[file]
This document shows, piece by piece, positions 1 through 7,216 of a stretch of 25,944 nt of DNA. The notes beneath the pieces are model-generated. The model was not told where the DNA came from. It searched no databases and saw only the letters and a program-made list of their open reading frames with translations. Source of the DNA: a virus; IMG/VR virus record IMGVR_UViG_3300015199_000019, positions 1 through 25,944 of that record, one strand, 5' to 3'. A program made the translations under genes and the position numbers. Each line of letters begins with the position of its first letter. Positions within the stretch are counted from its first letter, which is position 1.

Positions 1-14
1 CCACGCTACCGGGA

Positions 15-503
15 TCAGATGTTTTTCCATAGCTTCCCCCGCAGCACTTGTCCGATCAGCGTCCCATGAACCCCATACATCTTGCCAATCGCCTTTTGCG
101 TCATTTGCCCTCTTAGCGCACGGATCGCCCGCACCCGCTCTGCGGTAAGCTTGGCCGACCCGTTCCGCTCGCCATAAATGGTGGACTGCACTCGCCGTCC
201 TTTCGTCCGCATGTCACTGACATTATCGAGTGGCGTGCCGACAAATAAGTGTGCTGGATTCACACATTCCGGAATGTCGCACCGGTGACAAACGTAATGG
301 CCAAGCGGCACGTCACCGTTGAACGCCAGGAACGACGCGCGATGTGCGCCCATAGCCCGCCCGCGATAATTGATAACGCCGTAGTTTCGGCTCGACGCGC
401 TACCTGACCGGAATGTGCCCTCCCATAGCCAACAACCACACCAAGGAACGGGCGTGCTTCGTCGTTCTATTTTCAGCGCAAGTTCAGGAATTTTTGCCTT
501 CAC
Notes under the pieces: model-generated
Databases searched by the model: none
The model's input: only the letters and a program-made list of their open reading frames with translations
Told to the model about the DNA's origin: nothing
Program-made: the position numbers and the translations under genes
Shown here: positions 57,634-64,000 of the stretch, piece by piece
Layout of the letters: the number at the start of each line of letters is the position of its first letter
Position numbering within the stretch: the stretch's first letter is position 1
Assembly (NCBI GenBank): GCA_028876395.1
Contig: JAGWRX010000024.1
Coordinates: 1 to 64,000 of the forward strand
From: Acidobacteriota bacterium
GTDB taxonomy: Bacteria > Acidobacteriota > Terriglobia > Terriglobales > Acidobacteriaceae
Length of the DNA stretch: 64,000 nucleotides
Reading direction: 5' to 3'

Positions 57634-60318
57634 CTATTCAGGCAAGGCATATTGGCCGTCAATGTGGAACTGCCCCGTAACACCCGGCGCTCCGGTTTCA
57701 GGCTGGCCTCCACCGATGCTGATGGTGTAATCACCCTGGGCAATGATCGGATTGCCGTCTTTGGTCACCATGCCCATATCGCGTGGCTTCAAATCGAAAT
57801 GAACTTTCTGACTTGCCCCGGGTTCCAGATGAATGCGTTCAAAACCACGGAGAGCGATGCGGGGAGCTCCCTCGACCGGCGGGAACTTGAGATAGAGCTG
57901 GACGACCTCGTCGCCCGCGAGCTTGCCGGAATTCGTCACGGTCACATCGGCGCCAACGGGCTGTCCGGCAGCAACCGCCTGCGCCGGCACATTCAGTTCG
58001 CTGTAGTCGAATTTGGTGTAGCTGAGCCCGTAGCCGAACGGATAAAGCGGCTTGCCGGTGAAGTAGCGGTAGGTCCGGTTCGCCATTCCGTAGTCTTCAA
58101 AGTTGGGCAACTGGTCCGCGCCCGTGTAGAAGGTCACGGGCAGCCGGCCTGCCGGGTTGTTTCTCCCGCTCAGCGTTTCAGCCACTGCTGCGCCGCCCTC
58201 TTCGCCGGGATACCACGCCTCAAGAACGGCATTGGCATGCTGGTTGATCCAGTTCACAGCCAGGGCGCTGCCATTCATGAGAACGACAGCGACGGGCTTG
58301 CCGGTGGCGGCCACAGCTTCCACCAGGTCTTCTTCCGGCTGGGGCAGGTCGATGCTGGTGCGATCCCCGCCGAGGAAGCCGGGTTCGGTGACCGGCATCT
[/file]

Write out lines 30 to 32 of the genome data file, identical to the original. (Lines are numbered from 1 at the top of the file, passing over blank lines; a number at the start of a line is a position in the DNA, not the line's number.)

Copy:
57901 GACGACCTCGTCGCCCGCGAGCTTGCCGGAATTCGTCACGGTCACATCGGCGCCAACGGGCTGTCCGGCAGCAACCGCCTGCGCCGGCACATTCAGTTCG
58001 CTGTAGTCGAATTTGGTGTAGCTGAGCCCGTAGCCGAACGGATAAAGCGGCTTGCCGGTGAAGTAGCGGTAGGTCCGGTTCGCCATTCCGTAGTCTTCAA
58101 AGTTGGGCAACTGGTCCGCGCCCGTGTAGAAGGTCACGGGCAGCCGGCCTGCCGGGTTGTTTCTCCCGCTCAGCGTTTCAGCCACTGCTGCGCCGCCCTC